Hunting al-Qaida targets from Pakistan to Afghanistan, Yemen to Somalia, the fleet of U.S. armed Predator and Reaper drones that killed two American members of al-Qaida in Yemen are the night stalkers of the expanded U.S. war on terrorists.
Drones are often called the weapon of choice of the Obama administration, which quadrupled drone strikes against al-Qaida targets in Pakistan's lawless tribal areas, up from less than 50 under the Bush administration to more than 220 in the past three years.
They were mentioned Osama bin Laden's writings as the single most damaging weapon used against his organization.
Drones were the first line of attack on Friday in Yemen, as U.S. spy planes and satellites shadowed the convoy of American-born cleric Anwar al-Awlaki, and fellow American Samir Khan, the co-editor of al-Qaida in the Arabian Peninsula's English-language recruiting magazine.
U.S. jets followed in reserve, in case the drones failed to kill al-Awlaki in the first pass, as they had on May 5. Then, the dust cleared after the initial drone strikes, to reveal al-Awlaki's convoy racing away unscathed. This time, the drones killed four al-Qaida suspects.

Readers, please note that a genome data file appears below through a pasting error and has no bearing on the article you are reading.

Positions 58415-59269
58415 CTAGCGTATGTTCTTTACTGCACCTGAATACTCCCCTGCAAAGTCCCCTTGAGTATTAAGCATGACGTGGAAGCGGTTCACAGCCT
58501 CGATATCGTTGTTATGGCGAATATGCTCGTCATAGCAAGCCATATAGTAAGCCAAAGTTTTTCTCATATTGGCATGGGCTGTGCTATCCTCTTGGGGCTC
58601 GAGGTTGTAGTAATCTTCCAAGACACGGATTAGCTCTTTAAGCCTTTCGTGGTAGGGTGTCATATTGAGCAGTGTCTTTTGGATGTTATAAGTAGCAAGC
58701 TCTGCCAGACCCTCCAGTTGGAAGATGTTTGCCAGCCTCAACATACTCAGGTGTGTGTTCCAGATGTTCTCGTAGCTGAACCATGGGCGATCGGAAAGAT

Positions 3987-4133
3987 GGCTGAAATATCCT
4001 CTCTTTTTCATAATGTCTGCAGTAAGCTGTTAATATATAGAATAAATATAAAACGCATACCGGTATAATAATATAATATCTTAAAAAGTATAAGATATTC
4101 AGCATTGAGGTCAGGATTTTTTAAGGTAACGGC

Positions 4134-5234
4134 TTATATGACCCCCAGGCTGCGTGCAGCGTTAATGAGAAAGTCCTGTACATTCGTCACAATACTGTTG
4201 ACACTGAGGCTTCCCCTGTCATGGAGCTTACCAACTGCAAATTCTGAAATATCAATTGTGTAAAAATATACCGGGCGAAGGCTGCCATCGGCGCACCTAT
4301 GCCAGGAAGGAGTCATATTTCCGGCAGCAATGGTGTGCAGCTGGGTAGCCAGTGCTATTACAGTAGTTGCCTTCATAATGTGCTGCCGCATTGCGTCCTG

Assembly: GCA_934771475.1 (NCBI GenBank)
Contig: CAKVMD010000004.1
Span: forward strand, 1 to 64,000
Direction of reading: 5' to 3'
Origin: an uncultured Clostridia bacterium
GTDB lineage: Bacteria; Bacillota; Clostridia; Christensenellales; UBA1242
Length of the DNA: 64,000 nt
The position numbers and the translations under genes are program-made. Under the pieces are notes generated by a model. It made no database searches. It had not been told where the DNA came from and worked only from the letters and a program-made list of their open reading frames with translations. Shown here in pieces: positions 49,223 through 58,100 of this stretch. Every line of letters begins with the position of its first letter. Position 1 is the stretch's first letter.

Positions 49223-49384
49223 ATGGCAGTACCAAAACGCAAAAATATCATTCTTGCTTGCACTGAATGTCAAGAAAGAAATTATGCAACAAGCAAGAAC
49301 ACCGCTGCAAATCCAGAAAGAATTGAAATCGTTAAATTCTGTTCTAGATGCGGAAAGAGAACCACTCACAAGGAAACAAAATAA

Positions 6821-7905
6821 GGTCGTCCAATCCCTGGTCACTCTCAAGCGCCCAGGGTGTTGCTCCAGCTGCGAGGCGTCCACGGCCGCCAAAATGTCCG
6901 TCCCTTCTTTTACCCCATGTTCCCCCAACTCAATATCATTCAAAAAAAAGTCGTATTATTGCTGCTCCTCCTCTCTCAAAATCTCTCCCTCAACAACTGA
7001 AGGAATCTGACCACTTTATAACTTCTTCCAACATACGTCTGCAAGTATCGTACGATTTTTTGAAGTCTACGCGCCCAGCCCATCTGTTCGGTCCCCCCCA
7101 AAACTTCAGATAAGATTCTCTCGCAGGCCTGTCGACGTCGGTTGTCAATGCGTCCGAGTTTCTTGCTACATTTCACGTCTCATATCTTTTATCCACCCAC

Controlled from bases that can be as far away as the U.S., the high-tech unmanned planes have a sinister look, with their distinctive long body, a wing span of up to 50 feet, a payload of Hellfire missiles tucked under the wings and another set of X-wings behind the main ones like the fighter craft out of "Star Wars." They can fly undetected at heights of up to 50,000 feet _ far above that of most manned aircraft.
They can hover for hours, depending on how long it takes them to fly from the airfield to the target.
The ones flown over Yemen, by both the CIA and the U.S. military's Joint Special Operations Command, are launched from bases in nearby Djibouti, and from a secret CIA base in the Persian Gulf, which The Associated Press has agreed not to identify at the request of U.S. officials. Other drones are launched from Ethiopia and a temporary base in the Seychelles.
The first drones were built in the early 1990s, mostly for surveillance missions, employed in the war zones of Bosnia and Kosovo.
The first known lethal drone strike was in Yemen, almost a decade ago, when a CIA drone armed with Hellfire missiles opened fire on convicted terrorist Kamal Derwish of the Lackawanna Six, who had fled to Yemen. The Lackawanna Six were Yemeni-American childhood friends who were convicted of providing support to al-Qaida, after attending an al-Qaida training camp in Afghanistan in 2001.
The Nov. 3, 2002, attack also killed Abu Ali al-Harithi, the al-Qaida operative suspected of masterminding the October 2000 suicide attack against the USS Cole in Yemen's port.